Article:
HRC and NARAL have yet to say whether they have concerns about Hagel succeeding Panetta, despite both groups having given him ratings of zero.
While Senator John Kerry was seen as a likely successor to Panetta, the withdrawal of United Nations Ambassador Susan Rice from consideration to replace Secretary of State Hillary Clinton has made the Massachusetts Democrat the likely pick for State –– the job he really wants –– increasing the prospects for a Hagel nomination to Defense.
Hagel, now 66, was in the Senate from 1997-2009, and so missed the 2010 vote on Don’t Ask, Don’t Tell repeal.
Asked in 2003 about an amendment to the US Constitution barring same-sex marriage, Hagel told the Omaha World Herald, “I don’t think the Constitution was ever written or set up for those kinds of amendments. I think those kinds of issues are better off left to the states.” But he voted for it anyway the following year. He switched his vote when the issue resurfaced in 2006, but maintained his opposition to same-sex marriage.
Hagel repeatedly voted against adding sexual orientation to the federal hate crimes law and opposed set-asides for minority and women-owned businesses.
While Hagel has a reputation as a maverick among Republicans and has sometimes complained about his party’s move to the extreme right –– going so far as to remain neutral in the 2008 presidential campaign and to endorse Democrat Bob Kerrey in his unsuccessful Senate bid from Nebraska this year –– he has an 85 percent rating from the American Conservative Union.
Hagel’s name was floated as a possible running mate for Obama in 2008 and he was later appointed co-chair of Obama’s Intelligence Advisory Board.
In response to questions to the White House press office on whether it mattered to the president that Hagel had a long record of opposition to civil rights, Shin Inouye, a spokesman, wrote in an email, “I have no personnel announcements to make.”
Similarly, Hagel’s office at Georgetown University, where he is distinguished professor in the Practice of National Governance, also refused comment on his possible nomination or on whether he has changed the views that earned him low ratings from LGBT and other civil rights groups.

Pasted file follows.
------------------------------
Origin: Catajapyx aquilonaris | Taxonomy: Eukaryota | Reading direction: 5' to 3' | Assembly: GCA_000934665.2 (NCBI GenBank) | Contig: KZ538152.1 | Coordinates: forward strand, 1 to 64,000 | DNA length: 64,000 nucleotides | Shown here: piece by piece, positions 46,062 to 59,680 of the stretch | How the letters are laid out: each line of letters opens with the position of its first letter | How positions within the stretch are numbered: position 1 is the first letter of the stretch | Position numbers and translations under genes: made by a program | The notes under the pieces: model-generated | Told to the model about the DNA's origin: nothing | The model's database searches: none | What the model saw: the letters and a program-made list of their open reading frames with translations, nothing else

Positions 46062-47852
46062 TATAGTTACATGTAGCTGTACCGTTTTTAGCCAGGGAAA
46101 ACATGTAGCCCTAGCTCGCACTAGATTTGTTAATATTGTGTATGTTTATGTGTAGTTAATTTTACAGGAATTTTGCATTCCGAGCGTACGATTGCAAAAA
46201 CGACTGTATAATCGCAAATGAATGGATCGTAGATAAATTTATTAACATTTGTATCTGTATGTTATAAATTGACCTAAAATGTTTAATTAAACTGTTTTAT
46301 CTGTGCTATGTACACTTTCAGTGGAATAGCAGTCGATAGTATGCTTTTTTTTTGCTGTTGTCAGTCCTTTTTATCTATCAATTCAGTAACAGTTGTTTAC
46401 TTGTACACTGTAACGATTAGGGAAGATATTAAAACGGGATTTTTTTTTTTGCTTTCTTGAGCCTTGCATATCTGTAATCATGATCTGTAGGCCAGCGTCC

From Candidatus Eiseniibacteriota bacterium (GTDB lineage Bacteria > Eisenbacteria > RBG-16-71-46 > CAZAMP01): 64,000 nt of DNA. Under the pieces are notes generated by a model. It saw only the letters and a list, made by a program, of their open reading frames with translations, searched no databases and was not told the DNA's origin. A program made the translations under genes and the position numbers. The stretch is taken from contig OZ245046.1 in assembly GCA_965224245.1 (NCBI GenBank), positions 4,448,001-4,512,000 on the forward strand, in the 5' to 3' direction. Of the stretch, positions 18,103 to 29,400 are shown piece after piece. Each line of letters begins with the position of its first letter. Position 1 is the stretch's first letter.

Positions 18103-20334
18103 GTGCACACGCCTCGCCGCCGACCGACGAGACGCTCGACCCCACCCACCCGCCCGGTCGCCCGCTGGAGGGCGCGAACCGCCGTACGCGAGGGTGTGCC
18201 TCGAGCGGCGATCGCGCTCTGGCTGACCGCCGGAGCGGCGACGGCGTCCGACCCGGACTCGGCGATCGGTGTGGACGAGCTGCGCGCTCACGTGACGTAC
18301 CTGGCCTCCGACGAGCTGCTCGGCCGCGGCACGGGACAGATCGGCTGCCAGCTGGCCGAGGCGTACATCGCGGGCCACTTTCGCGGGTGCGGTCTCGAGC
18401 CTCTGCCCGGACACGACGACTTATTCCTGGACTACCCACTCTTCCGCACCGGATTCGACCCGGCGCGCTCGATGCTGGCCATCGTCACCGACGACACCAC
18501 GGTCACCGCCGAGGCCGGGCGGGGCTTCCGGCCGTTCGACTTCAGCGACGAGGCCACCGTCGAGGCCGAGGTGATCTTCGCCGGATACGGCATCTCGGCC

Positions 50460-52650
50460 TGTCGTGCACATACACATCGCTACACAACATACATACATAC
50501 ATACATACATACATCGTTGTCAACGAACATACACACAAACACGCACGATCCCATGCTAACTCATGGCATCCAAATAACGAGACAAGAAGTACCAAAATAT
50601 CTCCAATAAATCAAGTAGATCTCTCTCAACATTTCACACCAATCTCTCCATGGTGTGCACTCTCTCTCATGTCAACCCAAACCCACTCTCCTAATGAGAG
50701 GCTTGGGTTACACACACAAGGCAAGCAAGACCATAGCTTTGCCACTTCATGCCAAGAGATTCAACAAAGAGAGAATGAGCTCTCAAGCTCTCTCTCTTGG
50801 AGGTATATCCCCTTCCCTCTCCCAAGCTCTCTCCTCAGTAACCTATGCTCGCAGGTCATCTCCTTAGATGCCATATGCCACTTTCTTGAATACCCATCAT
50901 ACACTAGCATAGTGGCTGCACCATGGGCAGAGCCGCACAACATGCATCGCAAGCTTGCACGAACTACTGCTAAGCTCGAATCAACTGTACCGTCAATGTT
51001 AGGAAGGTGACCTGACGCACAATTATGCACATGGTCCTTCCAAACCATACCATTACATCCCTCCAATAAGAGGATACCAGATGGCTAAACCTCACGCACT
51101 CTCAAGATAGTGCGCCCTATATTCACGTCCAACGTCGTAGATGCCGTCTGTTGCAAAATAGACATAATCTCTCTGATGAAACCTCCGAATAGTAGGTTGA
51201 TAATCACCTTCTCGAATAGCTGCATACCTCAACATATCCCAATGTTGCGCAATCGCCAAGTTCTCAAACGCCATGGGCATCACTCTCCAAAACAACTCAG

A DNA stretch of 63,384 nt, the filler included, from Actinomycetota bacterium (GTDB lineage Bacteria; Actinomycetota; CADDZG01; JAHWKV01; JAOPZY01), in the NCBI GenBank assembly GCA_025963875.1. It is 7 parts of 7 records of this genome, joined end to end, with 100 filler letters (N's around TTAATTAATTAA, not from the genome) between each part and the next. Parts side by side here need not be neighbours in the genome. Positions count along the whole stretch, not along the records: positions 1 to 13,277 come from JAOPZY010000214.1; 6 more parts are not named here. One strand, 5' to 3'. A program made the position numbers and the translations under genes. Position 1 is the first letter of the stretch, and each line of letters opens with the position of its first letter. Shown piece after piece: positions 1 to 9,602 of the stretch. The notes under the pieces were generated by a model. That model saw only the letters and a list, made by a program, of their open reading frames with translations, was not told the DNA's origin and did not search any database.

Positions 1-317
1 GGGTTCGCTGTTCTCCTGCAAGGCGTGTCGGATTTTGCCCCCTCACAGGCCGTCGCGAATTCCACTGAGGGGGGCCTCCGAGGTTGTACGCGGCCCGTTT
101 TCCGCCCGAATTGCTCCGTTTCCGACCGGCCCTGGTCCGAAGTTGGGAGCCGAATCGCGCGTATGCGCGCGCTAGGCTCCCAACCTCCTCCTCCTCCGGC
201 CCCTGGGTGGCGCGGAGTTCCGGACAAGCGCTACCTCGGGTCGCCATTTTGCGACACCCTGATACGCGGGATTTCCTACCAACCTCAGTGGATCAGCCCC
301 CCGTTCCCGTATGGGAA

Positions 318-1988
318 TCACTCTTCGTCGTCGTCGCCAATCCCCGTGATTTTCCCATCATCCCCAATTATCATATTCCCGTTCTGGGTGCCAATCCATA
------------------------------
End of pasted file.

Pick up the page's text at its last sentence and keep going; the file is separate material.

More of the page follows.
Obama considered Hagel for Defense in 2008 before persuading Republican Robert Gates to stay on from the Bush administration. At the time, Ilan Goldenberg of the National Security Network wrote in the New Republic, “Appointing a Republican as secretary of defense could send a message that Democrats are still too uncomfortable with the military to take on the responsibility of defending our country by themselves. Moreover, there's no reason not to appoint a Democrat. The party has a deep defense bench that includes military and defense advisors for the Obama and Clinton campaigns — many of whom have served in the Pentagon in previous administrations.”
Cenk Uygur of the progressive talk radio show, The Young Turks, wrote on the Huffington Post, “If I was voting for the Chuck Hagel I hear, I would vote for him for president. If I was voting for the Chuck Hagel I see on the record, he'd be the very last person in Congress I would ever vote for.”
Uygur wrote that in 2006 that Hagel’s voting record was “abysmal” and that “there was not one senator who voted with the Bush administration more than Chuck Hagel” –– 95 percent of the time.
Hagel is drawing fire, as well, from conservative quarters, not only for his criticism of the Iraq War and his recent flirtations with Democrats, but also for what some see as his insufficient support for Israel, particularly on the threat that nation sees from Iran.